Because it's really easy to look at today's church, read the words of Jesus, and get really frustrated that the ministry of the church doesn't look more like the ministry of Christ. It's easy to be angry that the church isn't unified in Christ.

Through my readings about the 1st and 2nd century church, my heart is changing. I'm no longer angry that our church is such a mess--I'm disappointed that I never learned this from my church. I'm disappointed because I believe that knowing our history would change the way we live and minister. After a month of readings, I'm no longer asking, "When did this become such a mess," rather, I'm asking, "How on earth did the church survive all this?! It's a miracle!" And I'm praising God for protecting the church and allowing it to grow and flourish at all.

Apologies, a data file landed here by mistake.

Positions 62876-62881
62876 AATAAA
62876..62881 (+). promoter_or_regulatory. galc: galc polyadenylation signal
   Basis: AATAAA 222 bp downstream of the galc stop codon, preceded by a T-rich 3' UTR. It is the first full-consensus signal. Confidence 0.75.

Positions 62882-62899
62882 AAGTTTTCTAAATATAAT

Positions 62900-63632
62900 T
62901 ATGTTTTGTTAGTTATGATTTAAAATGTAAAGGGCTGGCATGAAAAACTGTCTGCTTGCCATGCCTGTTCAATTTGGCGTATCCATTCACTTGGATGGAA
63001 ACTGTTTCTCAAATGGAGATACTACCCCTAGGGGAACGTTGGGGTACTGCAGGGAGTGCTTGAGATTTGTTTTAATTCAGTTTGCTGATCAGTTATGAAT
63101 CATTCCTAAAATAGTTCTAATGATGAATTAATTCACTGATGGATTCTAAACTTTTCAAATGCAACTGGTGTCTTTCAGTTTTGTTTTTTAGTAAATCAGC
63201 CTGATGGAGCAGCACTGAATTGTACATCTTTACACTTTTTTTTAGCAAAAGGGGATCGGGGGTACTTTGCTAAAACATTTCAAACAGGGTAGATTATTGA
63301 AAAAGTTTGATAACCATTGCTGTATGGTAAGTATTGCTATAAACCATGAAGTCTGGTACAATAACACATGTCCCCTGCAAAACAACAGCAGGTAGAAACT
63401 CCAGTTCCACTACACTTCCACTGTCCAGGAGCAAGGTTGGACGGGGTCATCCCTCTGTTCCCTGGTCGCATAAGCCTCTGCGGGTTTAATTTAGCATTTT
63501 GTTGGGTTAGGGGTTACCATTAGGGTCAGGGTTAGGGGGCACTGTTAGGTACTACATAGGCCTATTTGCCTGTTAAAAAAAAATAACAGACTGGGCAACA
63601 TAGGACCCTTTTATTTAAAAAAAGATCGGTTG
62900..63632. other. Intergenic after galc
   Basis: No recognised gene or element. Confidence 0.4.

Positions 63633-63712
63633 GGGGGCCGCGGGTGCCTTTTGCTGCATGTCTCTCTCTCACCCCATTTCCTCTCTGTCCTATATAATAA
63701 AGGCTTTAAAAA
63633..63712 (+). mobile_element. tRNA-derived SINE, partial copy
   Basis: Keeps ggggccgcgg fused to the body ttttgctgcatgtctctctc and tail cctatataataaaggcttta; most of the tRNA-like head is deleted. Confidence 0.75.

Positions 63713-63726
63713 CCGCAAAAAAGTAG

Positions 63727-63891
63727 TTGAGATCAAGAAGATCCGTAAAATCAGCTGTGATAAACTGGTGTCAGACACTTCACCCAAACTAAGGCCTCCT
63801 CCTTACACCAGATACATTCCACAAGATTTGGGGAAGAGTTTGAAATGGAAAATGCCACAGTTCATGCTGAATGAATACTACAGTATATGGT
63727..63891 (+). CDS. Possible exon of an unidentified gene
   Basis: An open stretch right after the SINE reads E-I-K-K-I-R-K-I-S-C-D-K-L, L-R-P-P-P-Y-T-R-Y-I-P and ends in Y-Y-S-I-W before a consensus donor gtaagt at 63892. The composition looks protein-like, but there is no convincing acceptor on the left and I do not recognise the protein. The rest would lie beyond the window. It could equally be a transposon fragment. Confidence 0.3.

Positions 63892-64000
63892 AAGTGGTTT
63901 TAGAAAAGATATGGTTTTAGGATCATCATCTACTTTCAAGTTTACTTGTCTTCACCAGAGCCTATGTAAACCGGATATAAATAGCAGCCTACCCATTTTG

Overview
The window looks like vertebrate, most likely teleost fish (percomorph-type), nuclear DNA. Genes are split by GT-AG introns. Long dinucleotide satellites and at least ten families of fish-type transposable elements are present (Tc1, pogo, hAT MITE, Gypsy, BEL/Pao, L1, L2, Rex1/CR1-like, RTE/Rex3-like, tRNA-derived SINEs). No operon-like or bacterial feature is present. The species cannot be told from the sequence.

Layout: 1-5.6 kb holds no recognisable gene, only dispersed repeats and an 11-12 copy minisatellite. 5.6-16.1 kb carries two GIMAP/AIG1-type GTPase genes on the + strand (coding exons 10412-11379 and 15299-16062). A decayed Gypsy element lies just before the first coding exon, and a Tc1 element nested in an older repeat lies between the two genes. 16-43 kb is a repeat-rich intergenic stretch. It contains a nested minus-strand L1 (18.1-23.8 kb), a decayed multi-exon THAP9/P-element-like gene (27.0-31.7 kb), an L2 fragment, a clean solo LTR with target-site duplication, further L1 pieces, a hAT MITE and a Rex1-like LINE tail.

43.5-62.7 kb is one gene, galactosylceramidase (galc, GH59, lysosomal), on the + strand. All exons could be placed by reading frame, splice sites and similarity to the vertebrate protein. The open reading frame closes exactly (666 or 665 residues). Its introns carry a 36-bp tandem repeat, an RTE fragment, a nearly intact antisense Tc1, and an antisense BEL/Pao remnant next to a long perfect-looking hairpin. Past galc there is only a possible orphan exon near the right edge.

In reading our history, I realize that many of my assumptions and frustrations with the church have been made in ignorance--and in reading about all of the adversities facing the early church, I'm filled with a compassion and love for the church I've never had before. When I see how dedicated and passionate our early church leaders were in their pursuit of Christ, I no longer care that the church is a mess--I'm just inspired to be a part of it.

Last night, I was sharing lots of these thoughts with Clay, and we were talking about the early church in Rome. Clay said something about that being the history of the Catholic church, and I piped up (with a great deal of passion), "No! That's our church history too! Our church didn't even exist until the 1860' didn't pop out of a came from somewhere--so the history of the Early Church in Rome is the history of our church too!"